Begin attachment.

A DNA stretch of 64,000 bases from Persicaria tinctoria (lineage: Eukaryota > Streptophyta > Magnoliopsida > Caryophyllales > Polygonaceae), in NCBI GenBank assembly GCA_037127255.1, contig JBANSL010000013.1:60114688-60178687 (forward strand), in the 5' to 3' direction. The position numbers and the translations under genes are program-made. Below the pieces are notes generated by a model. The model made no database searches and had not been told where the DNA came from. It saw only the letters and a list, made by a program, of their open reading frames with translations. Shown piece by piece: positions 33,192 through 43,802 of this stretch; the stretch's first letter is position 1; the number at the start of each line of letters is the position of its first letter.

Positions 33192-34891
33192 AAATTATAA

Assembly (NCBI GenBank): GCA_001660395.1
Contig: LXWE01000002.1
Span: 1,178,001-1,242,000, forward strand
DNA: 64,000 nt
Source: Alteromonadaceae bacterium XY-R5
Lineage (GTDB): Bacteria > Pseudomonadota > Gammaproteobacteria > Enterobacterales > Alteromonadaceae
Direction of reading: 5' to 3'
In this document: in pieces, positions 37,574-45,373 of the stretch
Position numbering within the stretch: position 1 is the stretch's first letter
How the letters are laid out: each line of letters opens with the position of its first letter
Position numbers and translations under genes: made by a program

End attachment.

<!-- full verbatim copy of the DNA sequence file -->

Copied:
A DNA stretch of 64,000 bases from Persicaria tinctoria (lineage: Eukaryota > Streptophyta > Magnoliopsida > Caryophyllales > Polygonaceae), in NCBI GenBank assembly GCA_037127255.1, contig JBANSL010000013.1:60114688-60178687 (forward strand), in the 5' to 3' direction. The position numbers and the translations under genes are program-made. Below the pieces are notes generated by a model. The model made no database searches and had not been told where the DNA came from. It saw only the letters and a list, made by a program, of their open reading frames with translations. Shown piece by piece: positions 33,192 through 43,802 of this stretch; the stretch's first letter is position 1; the number at the start of each line of letters is the position of its first letter.

Positions 33192-34891
33192 AAATTATAA

Assembly (NCBI GenBank): GCA_001660395.1
Contig: LXWE01000002.1
Span: 1,178,001-1,242,000, forward strand
DNA: 64,000 nt
Source: Alteromonadaceae bacterium XY-R5
Lineage (GTDB): Bacteria > Pseudomonadota > Gammaproteobacteria > Enterobacterales > Alteromonadaceae
Direction of reading: 5' to 3'
In this document: in pieces, positions 37,574-45,373 of the stretch
Position numbering within the stretch: position 1 is the stretch's first letter
How the letters are laid out: each line of letters opens with the position of its first letter
Position numbers and translations under genes: made by a program